ISLAMABAD: Journalist Matiullah Jan submitted before the Supreme Court on Wednesday that the tweet for which he was facing a contempt charge was only meant to convey his disappointment on an order that had allegedly been criticised by a large section of society.
“If it is being construed as inappropriately worded and has caused any distress to honourable judges, the same is regretted,” pleaded the journalist in the reply he furnished before the apex court through his counsel Babar Sattar.
“However, it is reiterated that expression of one’s honest and genuine opinion/reaction on a verdict that has already been announced, should be encouraged and commended by the judiciary for its candour and verity rather than punished for being contemptuous,” the reply contended.
Matiullah Jan was kidnapped by unknown persons in broad daylight from the federal capital on July 21, but released subsequently in a far-flung area at night after a hue and cry over his abduction. Jan was facing contempt of court proceedings for his tweet against the judiciary.
Expresses regret in case his tweet caused distress to judge
Matiullah Jan appealed to the court to withdraw the July 15 contempt notice and wind up the proceedings. In addition, he challenged the Contempt of Court Ordinance of 2003, contending that it violated Article 19 of the Constitution by infringing upon the constitutionally protected fundamental right of free speech.
The reply pleaded that the Supreme Court should dismiss the contempt notice since the move was “unprecedented and a case of first impression”.
The reply argued that due to “heavy-handedness of state institutions” in policing opinions on cable news channels, many journalists, including the respondent, had taken their content to YouTube and Twitter.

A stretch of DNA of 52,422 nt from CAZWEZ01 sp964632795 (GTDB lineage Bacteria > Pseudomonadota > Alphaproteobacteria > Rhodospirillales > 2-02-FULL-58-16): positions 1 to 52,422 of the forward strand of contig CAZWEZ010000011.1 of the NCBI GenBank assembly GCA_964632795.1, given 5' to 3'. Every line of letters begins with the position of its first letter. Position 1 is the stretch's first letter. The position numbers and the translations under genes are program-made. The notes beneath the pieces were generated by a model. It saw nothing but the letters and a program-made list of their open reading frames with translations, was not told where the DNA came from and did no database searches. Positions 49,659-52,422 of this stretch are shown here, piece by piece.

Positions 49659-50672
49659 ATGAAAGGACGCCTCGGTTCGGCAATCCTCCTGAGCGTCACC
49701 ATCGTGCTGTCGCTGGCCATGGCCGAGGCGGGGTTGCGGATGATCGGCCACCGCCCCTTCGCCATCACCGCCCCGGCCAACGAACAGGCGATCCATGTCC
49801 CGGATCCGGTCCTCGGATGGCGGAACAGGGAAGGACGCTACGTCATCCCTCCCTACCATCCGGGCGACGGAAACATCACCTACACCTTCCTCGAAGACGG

“The attraction of online forums is that it provides a globalised exchange of ideas where different opinions of journalists find their way to audiences,” the reply said.
“This unprecedented action of seeking to restrict online speech takes away this opportunity from journalists and citizens at large to meaningfully partake in this online marketplace of ideas.”
Because the effect of the decision in the contempt proceedings can have widespread ramifications and includes questions that have a bearing on the citizens’ and journalists’ use of social media, the Supreme Court ought to traverse this uncharted territory extremely carefully, Matiullah Jan argued.
With increased globalisation, and the widespread use of social media as a means of making a living and running of businesses, the apex court ought to take into account the repercussions that may flow from using its contempt powers to police online content, the petitioner contended.
“The new habitat that we occupy, the new reality that confronts us, is that online social media forums are here to stay,” the reply noted.
“Progressive societies will adapt themselves to this new reality and use it to propel themselves forward,” it said, adding that the Supreme Court should consider whether enforcement of its orders will be possible once it finds a particular social media post to be contemptuous if, for instance, a particular content is first posted by a non-Pakistani living abroad, but that post later finds traction in Pakistan.
The reply pleaded that the bench that initiated the contempt proceedings should not hear this case pursuant to Section 11(3) of the Contempt of Court Ordinance, 2003.
The reply suggested that the matter be placed before the most senior judge for disposal in accordance with Section 11 of the Contempt of Court Ordinance, 2003.